Lamb: The Gospel According to Biff, Christ's Childhood Pal by Christopher Moore
After A Dirty Job, this Moore novel sounded the most interesting to me as far as the concept, and also appeared to be the most popular with Pajiba readers. While I enjoyed this one as well, and found it rather amusing, I think I slightly preferred A Dirty Job.
Due to the upcoming 2000 year anniversary of the birth of Jesus, one of the angels is given the task of raising Levi, known as Biff, from the dead, and having him write his version of the Gospels to tell people the real story and to explain what happened between the birth and the death, since a large period of Jesus's life (or Joshua as he is known in the novel) is skipped in the Bible.
Locked up in a hotel room with a rather clueless angel who quickly becomes addicted to daytime television, Biff recounts his life as Joshua's sidekick and best friend, their relationship with Mary of Magdalene (or Maggie), and his journeys. Overall, I felt the novel was strongest in the first section as it went over their childhood. In order to determine what he needs to do and how to do it, Joshua goes on a quest with Biff at his side to find the three wise men and ask them for guidance. This leads him to a sorcerer in what is currently Afghanistan, a Buddhist monastery and India. The section with the sorcerer kind of dragged for me, but the other two sections were entertaining. Moore's humor and style definitely makes use of stereotypes on occasion (something I noted during A Dirty Job as well) as can be seen in the section with the Buddhist monks.
While Biff is seen as the dumb friend, he is also the one that has to protect Joshua because Joshua is occasionally too trusting and not very world-wise. One of the running gags in the novel was that Biff would often come up with advanced scientific theories that now are accepted as truth and be looked at as if he were crazy (such as suggesting evolution and that the world was round). I actually thought that was kind of cute.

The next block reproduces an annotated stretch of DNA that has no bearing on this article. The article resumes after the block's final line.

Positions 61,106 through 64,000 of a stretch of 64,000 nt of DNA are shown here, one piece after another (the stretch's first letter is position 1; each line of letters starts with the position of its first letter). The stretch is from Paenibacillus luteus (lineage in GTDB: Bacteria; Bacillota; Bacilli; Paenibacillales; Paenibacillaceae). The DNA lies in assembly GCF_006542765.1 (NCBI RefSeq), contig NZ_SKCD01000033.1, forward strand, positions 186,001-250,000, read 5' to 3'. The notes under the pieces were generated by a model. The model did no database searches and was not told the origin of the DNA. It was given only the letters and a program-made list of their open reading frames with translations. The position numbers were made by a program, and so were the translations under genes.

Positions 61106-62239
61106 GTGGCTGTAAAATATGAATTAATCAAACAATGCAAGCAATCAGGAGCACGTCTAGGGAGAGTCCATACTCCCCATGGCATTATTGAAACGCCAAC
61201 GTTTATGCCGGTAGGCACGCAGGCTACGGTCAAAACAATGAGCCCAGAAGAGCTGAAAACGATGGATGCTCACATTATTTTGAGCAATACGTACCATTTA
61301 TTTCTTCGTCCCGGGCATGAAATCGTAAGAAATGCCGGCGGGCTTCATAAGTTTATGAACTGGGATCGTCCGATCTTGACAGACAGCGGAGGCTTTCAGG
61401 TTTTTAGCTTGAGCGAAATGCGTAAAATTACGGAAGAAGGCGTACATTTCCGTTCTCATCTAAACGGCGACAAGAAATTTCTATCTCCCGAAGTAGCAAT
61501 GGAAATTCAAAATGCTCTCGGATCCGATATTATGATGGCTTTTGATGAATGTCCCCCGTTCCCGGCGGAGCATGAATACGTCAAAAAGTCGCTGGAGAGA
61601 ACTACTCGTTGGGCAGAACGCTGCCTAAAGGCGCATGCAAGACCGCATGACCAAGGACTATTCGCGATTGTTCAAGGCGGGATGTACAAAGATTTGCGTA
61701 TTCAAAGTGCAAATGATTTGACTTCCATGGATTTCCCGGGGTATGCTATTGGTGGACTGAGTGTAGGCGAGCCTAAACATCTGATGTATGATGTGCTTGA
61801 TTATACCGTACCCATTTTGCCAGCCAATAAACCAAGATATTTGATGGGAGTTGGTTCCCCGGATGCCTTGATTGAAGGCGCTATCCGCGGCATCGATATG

Once Joshua and Biff return from their journey, the novel progresses quickly to the final conclusion, and also explains why Biff has been omitted from the Gospels, despite his importance. Overall, it was an entertaining read, and while Moore attempts to make Jesus slightly more human, he also portrays him as always being aware of his position and duty. I definitely thought some of the choices that Moore made were interesting, such as saying that Joshua was not allowed to have sex. I guess one of the reasons I really noticed that one is because it reminded me of Anne Rice's Memnoch the Devil, and how Memnoch related a discussion he had with Jesus/God regarding humans, and that to truly understand being human, it was necessary for God to forget for a moment that he was divine (really, it relates to sex in the novel somehow - I mean it's old-school Anne Rice - doesn't it always relate to sex?). However, Moore's Joshua definitely is interested in sex even if it is forbidden which leads to Biff's various encounters with prostitutes so he can explain it to him.